Jennings is a Mormon, in case you didn't know, one of the beliefs attacked by Sklansky's challenge. I'm one degree of separation from both these guys --- Sklansky and I have numerous poker acquaintances in common, and Jennings made a point of visiting several of the largest trivia teams at the World's Largest Trivia Contest a couple of years back; he was supposed to stop by our place but we didn't meet him until that year's awards ceremony. (We're a good team.) Jennings was in town to research the annual Stevens Point, WI event for his trivia book, hanging out with some of the largest teams and Oz and Eck, the event's coordinators. These are guys I know and you don't, but take this as a solid tip: Were Sklansky and Jennings ever to hook up in a general IQ duel, bet the Mormon.
And it brings us back to Sklansky, and my admittedly misleading title. Sklansky served up one of poker's seminal strategy treatises when he authored The Theory of Poker, and he's won three WSOP bracelets. He's certainly no dummy, other-directed or not. And he's built himself up quite a little empire, all derived, incidentally, from that first book's success.
It's part of the greater problem, the mismatch between Sklansky's IQ and his real-life beliefs.
To explain this problem, I need to call up memories of someone a Sklansky type should hold dear --- an old baseball/SABRmetrics writer, named Bill James. Bill James was undoubtedly a forefather of the wave of fantasy baseball leagues that populate the world today, and through the late '70s and most of the '80s James published an annual book called the Bill James Baseball Abstract, a once-a-year mathematical examination of who the good players and teams were, and why. James, however, his mathematical expertise aside, was and is a good writer, able to intertwine entertaining baseball yarns and personal asides in a way that took a ghastly dry subject and made it into what was often an entertaining read.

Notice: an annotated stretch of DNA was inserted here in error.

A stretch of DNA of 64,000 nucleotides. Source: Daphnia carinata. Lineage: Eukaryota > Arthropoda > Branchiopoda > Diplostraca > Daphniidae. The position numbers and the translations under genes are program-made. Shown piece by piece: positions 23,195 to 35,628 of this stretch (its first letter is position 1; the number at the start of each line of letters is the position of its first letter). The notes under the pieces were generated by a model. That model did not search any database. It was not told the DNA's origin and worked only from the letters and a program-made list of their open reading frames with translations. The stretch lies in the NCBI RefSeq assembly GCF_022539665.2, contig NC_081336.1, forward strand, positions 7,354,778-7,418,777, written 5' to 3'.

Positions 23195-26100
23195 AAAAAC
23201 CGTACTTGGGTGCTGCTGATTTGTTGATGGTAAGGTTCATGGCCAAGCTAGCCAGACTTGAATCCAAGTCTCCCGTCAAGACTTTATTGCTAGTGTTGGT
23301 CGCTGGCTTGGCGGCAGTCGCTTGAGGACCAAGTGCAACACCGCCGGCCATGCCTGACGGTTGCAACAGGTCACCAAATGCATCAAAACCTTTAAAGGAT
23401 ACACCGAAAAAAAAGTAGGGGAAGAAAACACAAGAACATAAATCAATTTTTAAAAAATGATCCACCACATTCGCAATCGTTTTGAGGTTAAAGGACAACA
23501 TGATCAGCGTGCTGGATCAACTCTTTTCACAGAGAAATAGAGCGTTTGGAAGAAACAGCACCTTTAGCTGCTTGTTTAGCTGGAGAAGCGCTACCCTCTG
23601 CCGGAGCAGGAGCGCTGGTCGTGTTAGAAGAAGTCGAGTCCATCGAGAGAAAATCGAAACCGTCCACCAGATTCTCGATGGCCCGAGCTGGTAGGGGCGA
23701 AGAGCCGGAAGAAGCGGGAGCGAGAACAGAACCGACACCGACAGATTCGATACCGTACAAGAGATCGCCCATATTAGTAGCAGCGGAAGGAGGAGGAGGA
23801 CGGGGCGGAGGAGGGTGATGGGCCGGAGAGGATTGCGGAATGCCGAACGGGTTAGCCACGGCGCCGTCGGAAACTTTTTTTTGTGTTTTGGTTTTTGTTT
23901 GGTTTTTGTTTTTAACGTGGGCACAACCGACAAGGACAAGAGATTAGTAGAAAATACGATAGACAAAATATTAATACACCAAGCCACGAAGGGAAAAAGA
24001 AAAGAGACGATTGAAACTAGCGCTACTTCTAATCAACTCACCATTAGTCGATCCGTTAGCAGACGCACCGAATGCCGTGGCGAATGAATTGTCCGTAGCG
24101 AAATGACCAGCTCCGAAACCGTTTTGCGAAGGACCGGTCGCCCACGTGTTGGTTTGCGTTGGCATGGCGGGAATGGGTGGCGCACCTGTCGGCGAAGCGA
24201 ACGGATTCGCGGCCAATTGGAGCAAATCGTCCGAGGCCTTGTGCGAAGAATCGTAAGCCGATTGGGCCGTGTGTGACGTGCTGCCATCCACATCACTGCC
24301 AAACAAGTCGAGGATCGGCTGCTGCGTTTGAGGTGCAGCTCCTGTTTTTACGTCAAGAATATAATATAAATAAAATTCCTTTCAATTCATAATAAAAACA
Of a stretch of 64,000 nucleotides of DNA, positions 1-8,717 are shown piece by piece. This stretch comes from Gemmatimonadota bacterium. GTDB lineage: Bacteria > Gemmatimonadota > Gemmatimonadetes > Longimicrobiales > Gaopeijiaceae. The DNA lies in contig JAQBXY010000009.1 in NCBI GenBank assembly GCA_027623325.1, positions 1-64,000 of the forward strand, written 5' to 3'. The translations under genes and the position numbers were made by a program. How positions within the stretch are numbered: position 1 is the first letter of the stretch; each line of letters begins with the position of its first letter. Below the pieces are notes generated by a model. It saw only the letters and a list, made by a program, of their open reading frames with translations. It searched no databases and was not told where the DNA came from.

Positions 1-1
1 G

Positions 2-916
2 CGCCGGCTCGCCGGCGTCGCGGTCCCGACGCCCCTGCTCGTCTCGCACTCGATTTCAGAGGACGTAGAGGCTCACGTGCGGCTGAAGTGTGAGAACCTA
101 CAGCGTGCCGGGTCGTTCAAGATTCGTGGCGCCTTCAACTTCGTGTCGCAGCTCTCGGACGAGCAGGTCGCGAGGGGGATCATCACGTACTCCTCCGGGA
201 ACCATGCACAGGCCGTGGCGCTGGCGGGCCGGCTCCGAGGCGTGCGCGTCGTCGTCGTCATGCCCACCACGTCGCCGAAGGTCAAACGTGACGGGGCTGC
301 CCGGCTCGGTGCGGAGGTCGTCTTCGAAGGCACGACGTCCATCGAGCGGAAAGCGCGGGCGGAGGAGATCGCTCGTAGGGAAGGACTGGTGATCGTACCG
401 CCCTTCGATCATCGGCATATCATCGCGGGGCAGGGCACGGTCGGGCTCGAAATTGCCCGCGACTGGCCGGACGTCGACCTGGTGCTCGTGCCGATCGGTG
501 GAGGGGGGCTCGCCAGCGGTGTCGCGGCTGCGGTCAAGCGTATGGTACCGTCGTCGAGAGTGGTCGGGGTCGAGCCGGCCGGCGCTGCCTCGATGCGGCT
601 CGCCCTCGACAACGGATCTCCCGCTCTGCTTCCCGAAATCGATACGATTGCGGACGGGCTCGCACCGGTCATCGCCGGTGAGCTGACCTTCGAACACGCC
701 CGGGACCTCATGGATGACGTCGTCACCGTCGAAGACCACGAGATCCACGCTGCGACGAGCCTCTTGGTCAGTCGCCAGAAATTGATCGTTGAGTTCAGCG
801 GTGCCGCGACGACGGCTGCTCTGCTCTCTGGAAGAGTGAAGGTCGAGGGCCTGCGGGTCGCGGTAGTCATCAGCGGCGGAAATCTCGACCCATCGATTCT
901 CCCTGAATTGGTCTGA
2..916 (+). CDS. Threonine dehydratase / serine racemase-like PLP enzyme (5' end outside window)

A tale I remember in general terms from one of James' later books recounts his story about a very odd student at the college James attended. This other student was like one of those ridiculous nerdy SF-geek stereotypes: bizarre behaviors, no personal hygiene, intentinally distant from other students, and James wrote that that everyone just assumed that this was some sort of supergenius whose eccentric behaviors should be tolerated, if not exactly embraced.
A few months later, they discovered that the bizarre student wasn't much of a genius at all; he'd achieved failing grades in nearly every class he attended, and was soon out of school.
The point of the story is that because a person is (or appears to be a genius) in one pursuit, it is not necessarily correct to grant that person genius status in other realms of thought. And we can look back at David Sklansky, and understand that despite his poker brilliance, he's a bit deficient when it comes to right-minded thinking on social and sociological concerns. Sklansky's so far down the road of trying to boil everything down to its core mathematical concepts that he's long since lost sight of the human condition. He can find a mathematical rationalization for any of his bizarre behaviors or beliefs, but rationalizations they are, just the same.
So enjoy Sklansky's poker thoughts --- they are generally worthwhile. But should he ever publish The Theory of Life, run as fast and as hard in the other direction as you can.